Shanda Hill is a low-profile type of athletic phenomenon.
It’s true that she’s been interviewed by media outlets across North America, even before she set a world record for female athletes by taking on two of the world’s most gruelling deca races in one calendar year, and earned numerous awards and accolades throughout her brief athletic career — but somehow Hill, 35, remains humble and focused on her goals.
“I don’t do it (compete) to set records. I do it because I just love the challenge,”she said.
“I’m just a mommy that’s damn determined.”
In August, Hill became one of six women in the world to complete the Deca Ultra Triathlon Continuous in Switzerland.
The Vernon super athlete took on the Deca Ultra Triathlon in Leon, Mexico two weeks ago, just six days after conquering the Virginia Triple Anvil triathlon. She decided to do the Mexico torture test a day or so after the Virginia race.
The Mexico race, said to be one of the world’s toughest, includes a 38-kilometre swim, an 1,800-km bike ride and a 422-km run. Hill finished in 13 days and seven hours, placing first among females in the two-week long endurance race.
The Virginia Triple Anvil triathlon was held at Lake Anna State Park in Spotsylvania, which consists of a 12-kilometre swim, 54-k cycle and 126-k run, all of which must be completed within 60 hours. Hill came in at 55:22:31 — which brings her total mileage in the last 2.5 months, to 88km of swimming, 4140km of cycling and a 970 km of running.
“Virginia was unreal,” said Hill. “I came first in 55 hours. It was hot but nothing compared to Mexico. It was 13 days, seven of beating heat from hell; I got the tan of a lifetime though.”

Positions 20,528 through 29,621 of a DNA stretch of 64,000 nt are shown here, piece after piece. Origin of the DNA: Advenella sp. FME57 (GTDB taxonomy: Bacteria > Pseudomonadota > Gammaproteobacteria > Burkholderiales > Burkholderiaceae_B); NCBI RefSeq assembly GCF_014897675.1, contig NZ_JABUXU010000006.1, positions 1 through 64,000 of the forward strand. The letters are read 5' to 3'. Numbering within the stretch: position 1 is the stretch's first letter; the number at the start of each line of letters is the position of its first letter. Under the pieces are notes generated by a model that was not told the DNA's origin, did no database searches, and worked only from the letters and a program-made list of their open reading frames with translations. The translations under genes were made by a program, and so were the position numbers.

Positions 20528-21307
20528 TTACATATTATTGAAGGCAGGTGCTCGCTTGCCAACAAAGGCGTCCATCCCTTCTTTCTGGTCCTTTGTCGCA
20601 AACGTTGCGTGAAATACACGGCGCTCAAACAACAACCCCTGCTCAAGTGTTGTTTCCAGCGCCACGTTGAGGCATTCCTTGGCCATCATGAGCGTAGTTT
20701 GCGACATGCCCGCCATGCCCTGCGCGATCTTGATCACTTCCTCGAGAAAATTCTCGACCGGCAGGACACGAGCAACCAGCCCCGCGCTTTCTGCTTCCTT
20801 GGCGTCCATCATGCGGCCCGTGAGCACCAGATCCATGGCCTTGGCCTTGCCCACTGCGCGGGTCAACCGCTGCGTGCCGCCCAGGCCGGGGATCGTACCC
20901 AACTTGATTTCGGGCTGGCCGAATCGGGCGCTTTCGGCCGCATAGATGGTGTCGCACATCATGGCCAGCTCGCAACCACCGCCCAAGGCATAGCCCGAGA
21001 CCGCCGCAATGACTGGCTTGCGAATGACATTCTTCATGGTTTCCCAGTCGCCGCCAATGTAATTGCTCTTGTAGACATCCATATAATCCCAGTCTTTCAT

Hill has completed more than a dozen ultra-distance races.She thrives on the opportunity to test both her physical and mental endurance.
“People call me crazy because I do this stuff. But to me, giving birth was more crazy than any race I’ve ever competed in, ” she quipped.
Aside from a few “nasty blisters” Hill has often emerged from these races relatively unscathed.
Of course, she’s no stranger to the tests of the course.
She finished first among women and fifth overall in Virginia’s Quintuple Anvil last year. That race, she noted, is even longer, and includes a punishing 900-kilometre ride, 210-kilometre run and 19-kilometre swim. In all, the five-day event covers a distance roughly the length of Alberta.
“I won’t lie—it wasn’t easy,” she said.
“Over the years I’ve spent many nights on the couch icing my neck. But nothing that’s good ever comes easy.”
Indeed it hasn’t for the hard-working single mother of one.
“I started out as a kid doing BMX racing, which involves a 30-second sprint around the track. But I was in a really bad accident and then I couldn’t do sports anymore,” she explained.
Hill says she got into running competitively after rehabilitating from the injury because it allowed her to be physical and challenge herself without getting as many concussions as she did during her BMX days.
“For me, it was really incredible to find something I could do, rather than something I couldn’t do.”
In 2014, she entered her first triathalon after a friend suggested she “check out” the Challenge Penticton.
“I went online and registered that night—I had never attempted anything like that before. I didn’t even own a bike anymore at that point,” she recalled.
“It was a really harsh learning curve, but I knew—I know, that if you put your mind to something, you can do it.”
For her next challenge, Hill plans to tackle the Double Deca Ironman in Monterey, Mexico. Hill is already preparing for the event and says she couldn’t do it without the “unwavering support” of her son, parents, friends and sponsors.